How to Make a Cat 5 Pass-Through

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There are two main types of Category (cat) 5 Ethernet cables, and two different wiring standards. This article shows you how to create a pass-through (also called straight-through) Ethernet cable using either of the two primary standards.

How to Make a Cat 5 Pass-Through

Things You’ll Need

Category 5 Unshielded Twisted Pair (UTP) Page 2 8 8 Pin Contact ( 8P8C ) Plug
Compression Tool Connectors
Wire Stripper / Cutter

How to Make a Cat 5 Pass-Through

Assemble Your Materials

  1. Acquire a compression tool. All of these materials are likely to be available at a good hardware store, or a place that specializes in do-it-yourself materials, such as Radio Shack. Crimps can be unique to a single connector, but are often made to crimp more than one type of connector. The crimp tool shown in the photograph will crimp the four and eight connector plugs. This is an advantage if you also plan to make calls to conventional phone lines.
  2. Purchase your cable. Unshielded twisted-pair Ethernet standards cable service by at least three categories (cat 3) cable, but cat 3 will not support the data transmission rates people are using even at home. Category five ( Cat 5 ) UTP supports data rates as high as 100 megabits per second, which are now common in low-cost hubs, switches, and home computers. Cat 6 cable supports up to gigabit data rates, but these are still not common in the home.
  3. Purchase your connectors. Although often called RJ-45 connectors, the official term is an eight-pin, eight-connector connection. It is commonly abbreviated 8P8C. They will likely be sold in a pack, but they are not expensive. Having more than you might initially need is also a good idea because it’s possible to mess up the work and have to try again.
  4. Choose a pattern. There are two competing standards for terminating wires in Cat 5 Ethernet: T568A and T568B. The difference is in the string of threads. If you plan to use this cable in a high-performance environment, research the standard used by hub and screen patch providers and use the same standard. For most uses, patterns are not important to understand. T568B is referenced by Cisco Systems documentation, so the wiring standard used in Section 2.
  5. Plan your routes. The Unshielded part of UTP is important when planning your cable length. Because the cable does not have any shielding, it may be susceptible to interference from other devices. The classic hazard discussed in the literature is the fluorescent luminaire. These generate electromagnetic interference and should be avoided. If it runs on electricity or carries electricity, try to avoid it or at least cross it at a right angle.UTP Ethernet specifications call for cable lengths of no more than 100 meters. This means that if you plan to run this Ethernet the length of your house (and it’s a big house), you may need to break the trip into segments and use a small, powered hub to do the work from a distance.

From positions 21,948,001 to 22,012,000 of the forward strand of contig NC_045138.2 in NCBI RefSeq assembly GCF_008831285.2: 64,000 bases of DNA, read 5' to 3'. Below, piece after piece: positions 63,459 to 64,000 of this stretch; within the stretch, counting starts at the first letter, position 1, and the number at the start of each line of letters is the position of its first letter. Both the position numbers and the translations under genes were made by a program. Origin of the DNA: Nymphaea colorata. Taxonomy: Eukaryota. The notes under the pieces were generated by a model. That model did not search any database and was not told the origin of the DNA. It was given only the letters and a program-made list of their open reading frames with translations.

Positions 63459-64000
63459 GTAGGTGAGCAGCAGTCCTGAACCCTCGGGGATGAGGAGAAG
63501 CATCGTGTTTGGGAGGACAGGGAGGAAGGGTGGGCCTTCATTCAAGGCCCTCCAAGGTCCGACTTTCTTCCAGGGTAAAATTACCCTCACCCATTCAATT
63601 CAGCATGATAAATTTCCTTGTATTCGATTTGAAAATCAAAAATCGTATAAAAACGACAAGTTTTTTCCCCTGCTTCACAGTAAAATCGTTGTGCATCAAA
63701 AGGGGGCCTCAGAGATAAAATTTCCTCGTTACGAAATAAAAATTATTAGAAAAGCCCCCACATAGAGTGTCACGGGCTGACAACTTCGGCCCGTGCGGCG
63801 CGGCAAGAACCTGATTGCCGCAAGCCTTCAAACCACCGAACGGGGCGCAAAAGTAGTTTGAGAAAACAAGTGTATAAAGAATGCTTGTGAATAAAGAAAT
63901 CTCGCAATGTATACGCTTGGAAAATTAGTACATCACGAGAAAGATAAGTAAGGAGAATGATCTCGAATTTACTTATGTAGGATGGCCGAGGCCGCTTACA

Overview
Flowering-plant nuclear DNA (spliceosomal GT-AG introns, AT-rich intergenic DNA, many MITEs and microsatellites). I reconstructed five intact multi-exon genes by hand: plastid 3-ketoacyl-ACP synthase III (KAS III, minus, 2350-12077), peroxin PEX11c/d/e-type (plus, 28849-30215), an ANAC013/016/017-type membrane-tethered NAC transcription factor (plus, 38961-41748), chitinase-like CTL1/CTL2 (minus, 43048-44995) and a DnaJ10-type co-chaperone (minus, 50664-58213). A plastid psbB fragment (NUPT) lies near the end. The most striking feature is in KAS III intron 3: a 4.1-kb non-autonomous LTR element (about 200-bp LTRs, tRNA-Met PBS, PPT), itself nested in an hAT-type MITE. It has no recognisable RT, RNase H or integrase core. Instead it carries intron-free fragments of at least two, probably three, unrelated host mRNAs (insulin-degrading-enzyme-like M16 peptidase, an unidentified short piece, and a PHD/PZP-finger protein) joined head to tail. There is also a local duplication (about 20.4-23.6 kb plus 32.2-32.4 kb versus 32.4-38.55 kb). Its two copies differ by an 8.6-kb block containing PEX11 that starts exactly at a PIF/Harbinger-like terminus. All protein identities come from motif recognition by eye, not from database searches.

Crafting cable

  1. Practice first. There’s nothing worse than having everything lined up perfectly and then having to do it all over again because something went wrong. While it’s not complicated, tightening the 8P8C connectors at the end of the cable is a skill and can be done incorrectly. Because the cable is sold in spools, and connectors by the dozen, there is little reason not to simply cut a length for practice. Try making four different lengths before making a cable you really want to keep.
  2. Cut the cable to size. Especially if your cord is stretching through the house, leave a little more than you need, just in case you need to nail the final a second time. Using pliers, cut the end into a sharp grip. Do not twist or pull the cable. Squeeze cleanly through all layers in a scissors-like motion.
  3. Expose the individual wires. Cat 5 UTP has an outer jacket that wraps around four pairs of wires, each with its own insulation. Carefully peel the outer coat away from the pairs and leave about an inch of these pairs bare. Fan these non-standard pairs you need for your cabling pattern and resize them to be exactly the same length.
  4. Add the plug. The 8P8C connector has small channels to guide each individual wire in the cable out to the end of the plug. The crimp tool will drive the contacts through the individual wire insulation, so there is no need to strip each wire in the jacket. Just lighten them up at the outlet, ensuring they remain separate and in the necessary order from your cabling pattern.
  5. Twice check the fit. A common problem with this process is that wires that don’t quite make it all the way to the end of the plug connector, or wires, that are exposed between the end of the plug and the beginning of the cable jacket. Since the only way to fix a plug after the crimp is to cut it and add another one, this is the time to ensure things look good.
  6. Crimp the end. This is the fun part, but also the part where things potentially unravel. Carefully slide the plug and its cable into the crimp tool and without letting this shift around, squeeze the crimp tool as if you were cutting the connector. You will repeat these steps in exactly the same way for the other end of the cable to make a straight-through Ethernet cable.
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